By Nestor Rojas Mavares (dpa)
HAVANA TIMES — Venezuela’s opposition parties carried out a new protest on Monday, blocking several roads, continuing their protests against the Maduro Government, which sparked chaos in cities and has left several people injured and arrested.
The day of protests was summoned so as to call people to vote in the popular referendum on Sunday against President Maduro’s Constitutional Assembly, which is being organized without the National Electoral Council (CNE), which therefore is being discredited by the Government.
The protest, called the “National Blockage” was supposed to only last two hours at the beginning, but extended to ten, and it’s the first time a protest has been held after opposition leader Leopoldo Lopez was released on Saturday and sent to carry out his sentence under house arrest.
Government leaders said that they hoped that the measure to change Lopez’s 14-year prison sentence to house arrest, would allow peace to reign again in the country, while the opposition has repeated that it will continue its protests anyway.
The opposition said that Monday’s protests gave visibility to the referendum on Sunday, July 16th, where three questions will be put to the vote about Maduro’s Constitutional Assembly, which was called without public consultation to rewrite the Constitution and whose 545 members will be chosen on the 30th of this month.
Caracas’ main roads, mainly in the eastern part of the city, were blocked by protesters who improvised roadblocks or congregated together in the middle of the street to prevent traffic from passing.
The opposition said the day of protest was held in different cities across the country, which has left an undetermined number of people injured and arrested.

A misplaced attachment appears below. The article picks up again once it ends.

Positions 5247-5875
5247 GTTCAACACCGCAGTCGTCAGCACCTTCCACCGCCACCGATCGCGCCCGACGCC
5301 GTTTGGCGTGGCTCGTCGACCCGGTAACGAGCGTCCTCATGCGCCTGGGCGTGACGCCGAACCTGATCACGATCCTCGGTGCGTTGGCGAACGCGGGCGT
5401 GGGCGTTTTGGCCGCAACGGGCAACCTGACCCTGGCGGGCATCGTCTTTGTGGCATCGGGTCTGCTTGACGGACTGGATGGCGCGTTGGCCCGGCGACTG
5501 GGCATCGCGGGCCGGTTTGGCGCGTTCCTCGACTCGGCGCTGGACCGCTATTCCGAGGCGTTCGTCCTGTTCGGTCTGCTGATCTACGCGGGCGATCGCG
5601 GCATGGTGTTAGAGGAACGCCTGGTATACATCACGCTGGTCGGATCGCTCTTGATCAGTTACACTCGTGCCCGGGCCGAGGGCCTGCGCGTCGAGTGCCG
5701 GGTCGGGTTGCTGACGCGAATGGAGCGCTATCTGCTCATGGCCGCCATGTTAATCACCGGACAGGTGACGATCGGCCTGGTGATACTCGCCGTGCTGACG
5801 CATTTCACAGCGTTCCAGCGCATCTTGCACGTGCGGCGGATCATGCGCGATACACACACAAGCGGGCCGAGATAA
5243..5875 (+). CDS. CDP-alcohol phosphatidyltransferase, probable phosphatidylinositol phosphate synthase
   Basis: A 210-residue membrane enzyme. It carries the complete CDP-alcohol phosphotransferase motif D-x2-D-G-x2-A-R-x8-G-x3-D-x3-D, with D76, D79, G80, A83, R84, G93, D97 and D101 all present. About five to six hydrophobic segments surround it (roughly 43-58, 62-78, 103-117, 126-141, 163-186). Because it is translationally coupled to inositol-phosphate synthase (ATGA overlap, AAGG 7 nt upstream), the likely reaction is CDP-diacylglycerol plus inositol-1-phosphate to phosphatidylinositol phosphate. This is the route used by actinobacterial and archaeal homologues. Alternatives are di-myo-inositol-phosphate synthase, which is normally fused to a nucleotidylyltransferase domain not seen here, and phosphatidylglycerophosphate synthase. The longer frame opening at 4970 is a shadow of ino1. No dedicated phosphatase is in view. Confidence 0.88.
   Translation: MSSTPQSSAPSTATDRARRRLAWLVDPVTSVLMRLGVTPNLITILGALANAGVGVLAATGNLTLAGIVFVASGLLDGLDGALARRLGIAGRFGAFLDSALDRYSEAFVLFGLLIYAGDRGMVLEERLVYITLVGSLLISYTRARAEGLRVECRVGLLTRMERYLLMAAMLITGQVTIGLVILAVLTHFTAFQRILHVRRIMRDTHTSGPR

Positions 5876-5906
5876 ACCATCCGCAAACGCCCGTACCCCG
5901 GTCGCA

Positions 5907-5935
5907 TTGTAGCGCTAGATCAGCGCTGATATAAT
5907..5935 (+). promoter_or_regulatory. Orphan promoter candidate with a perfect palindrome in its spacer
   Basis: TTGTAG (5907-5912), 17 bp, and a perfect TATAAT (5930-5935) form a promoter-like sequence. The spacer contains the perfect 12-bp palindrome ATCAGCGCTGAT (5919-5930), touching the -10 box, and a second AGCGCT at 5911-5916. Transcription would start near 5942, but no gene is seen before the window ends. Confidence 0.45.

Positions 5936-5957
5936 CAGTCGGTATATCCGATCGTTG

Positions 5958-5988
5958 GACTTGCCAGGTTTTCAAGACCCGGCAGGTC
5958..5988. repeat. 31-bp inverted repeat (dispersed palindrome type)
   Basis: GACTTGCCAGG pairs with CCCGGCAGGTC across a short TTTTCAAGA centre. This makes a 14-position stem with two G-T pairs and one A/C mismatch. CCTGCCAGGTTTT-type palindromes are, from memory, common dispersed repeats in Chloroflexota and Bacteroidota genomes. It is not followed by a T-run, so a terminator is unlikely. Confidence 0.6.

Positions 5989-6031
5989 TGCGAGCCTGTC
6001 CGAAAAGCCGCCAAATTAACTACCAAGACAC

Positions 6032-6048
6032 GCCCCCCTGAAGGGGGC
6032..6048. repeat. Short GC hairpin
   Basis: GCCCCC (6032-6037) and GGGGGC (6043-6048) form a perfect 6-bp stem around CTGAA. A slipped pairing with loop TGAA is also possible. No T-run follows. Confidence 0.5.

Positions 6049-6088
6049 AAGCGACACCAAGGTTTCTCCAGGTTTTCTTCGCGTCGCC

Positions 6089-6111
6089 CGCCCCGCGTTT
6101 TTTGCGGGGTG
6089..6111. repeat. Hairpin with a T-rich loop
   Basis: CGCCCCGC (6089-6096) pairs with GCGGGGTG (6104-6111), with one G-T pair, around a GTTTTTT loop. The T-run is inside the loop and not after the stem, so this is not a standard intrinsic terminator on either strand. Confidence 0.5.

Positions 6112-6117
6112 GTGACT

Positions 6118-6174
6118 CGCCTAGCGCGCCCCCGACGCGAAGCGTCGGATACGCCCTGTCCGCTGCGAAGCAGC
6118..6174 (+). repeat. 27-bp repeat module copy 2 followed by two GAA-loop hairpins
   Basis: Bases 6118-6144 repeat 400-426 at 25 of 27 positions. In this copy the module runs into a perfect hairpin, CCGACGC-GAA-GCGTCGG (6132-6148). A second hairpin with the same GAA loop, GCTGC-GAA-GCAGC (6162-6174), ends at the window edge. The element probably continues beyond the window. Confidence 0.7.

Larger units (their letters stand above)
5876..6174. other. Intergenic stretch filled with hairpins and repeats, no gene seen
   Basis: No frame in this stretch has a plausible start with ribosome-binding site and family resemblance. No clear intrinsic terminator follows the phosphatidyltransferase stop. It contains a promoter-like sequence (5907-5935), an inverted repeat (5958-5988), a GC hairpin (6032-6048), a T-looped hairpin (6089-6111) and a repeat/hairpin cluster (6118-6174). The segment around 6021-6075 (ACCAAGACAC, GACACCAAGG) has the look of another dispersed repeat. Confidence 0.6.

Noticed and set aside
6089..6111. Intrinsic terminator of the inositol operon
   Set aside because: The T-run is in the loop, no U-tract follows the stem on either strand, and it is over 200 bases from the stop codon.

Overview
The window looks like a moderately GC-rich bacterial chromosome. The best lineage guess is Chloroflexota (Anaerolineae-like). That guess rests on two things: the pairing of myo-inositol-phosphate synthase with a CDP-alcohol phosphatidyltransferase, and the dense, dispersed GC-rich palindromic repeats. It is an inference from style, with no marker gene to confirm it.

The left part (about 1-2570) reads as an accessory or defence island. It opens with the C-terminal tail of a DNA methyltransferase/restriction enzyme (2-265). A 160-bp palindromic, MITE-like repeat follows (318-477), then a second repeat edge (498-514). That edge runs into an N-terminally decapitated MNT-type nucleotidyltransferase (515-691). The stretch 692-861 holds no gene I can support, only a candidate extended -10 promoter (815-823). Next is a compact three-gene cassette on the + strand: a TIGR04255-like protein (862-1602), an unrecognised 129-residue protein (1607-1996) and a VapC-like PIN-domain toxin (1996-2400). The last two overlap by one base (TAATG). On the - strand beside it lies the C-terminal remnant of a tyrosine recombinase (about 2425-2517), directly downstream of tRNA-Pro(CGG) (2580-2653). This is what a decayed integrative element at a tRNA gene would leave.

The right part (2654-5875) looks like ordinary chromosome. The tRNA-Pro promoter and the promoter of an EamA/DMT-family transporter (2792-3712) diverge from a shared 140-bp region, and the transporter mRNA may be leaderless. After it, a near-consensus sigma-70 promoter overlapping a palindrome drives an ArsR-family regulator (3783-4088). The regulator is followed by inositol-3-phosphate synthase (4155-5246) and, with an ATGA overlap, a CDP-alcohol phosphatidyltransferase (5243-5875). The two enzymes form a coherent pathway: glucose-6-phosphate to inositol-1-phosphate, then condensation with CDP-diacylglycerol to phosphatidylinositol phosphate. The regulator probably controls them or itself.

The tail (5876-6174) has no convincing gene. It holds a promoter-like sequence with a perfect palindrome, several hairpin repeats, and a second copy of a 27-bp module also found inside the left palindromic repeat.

The first vice-president of the National Assembly (Congress), Freddy Guevara, called the day of protests successful because of the way the blockades spontaneously multiplied.
“Hundreds of points closed by the people. We’ll continue, whoever isn’t on the street, come out,” he said.
Guevara added that 100 days after the current round of protests against the Government began, which will be reached this week, Lopez has been released and he called on people to get ready to go out and vote in the popular referendum on Sunday to show their disobedience.
Meanwhile, the chief of the National Guard (militarized police), General Sergio Rivero, said that an explosive blew up next to a motorized brigade of soldiers in the Chacao municipality, which left seven people injured, during the “sinister” event called for by the opposition.
“We continue forward with high morale fulfilling the mission ordered by the president and commander in chief, with regard to human rights. They (the opposition) are blocking public roads and curtailing the right of free movement, we will continue in the streets making sure that there is peace and calm,” he stated.
The chair of the Foreign Policy committee of the National Assembly (which has an opposition majority), Luis Florido, said that the protest today looked to repeat the call for the proposed referendum, which the opposition is calling a “plebiscite”.
He added that the referendum is backed by several articles in the Constitution. “(On Sunday) we will have millions of people telling Nicolas Maduro that his time is up, that change is coming and that we will bring about this change via democratic elections,” he said.
Meanwhile, the Catholic Church urged Maduro to withdraw his proposal for the Constitutional Assembly, in a letter addressed to the president that was disseminated today.
The bishops said that it is pressing that Maduro withdraw his Constitutional Assembly proposal if he wants to resolve food and medicine shortages, problems with a lack of security and “to return” democratic institutions back to the country.
The opposition proposed their own referendum as a show of disobedience, as it won’t be organized by the Electoral Council. The Government has already rejected the results as binding saying it is an “unconstitutional” referendum.
The “plebiscite” will take place in over 1,900 voting stations across the country, in churches, business and cultural group facilities. The vote will be manual and everyone aged 18 and over can participate.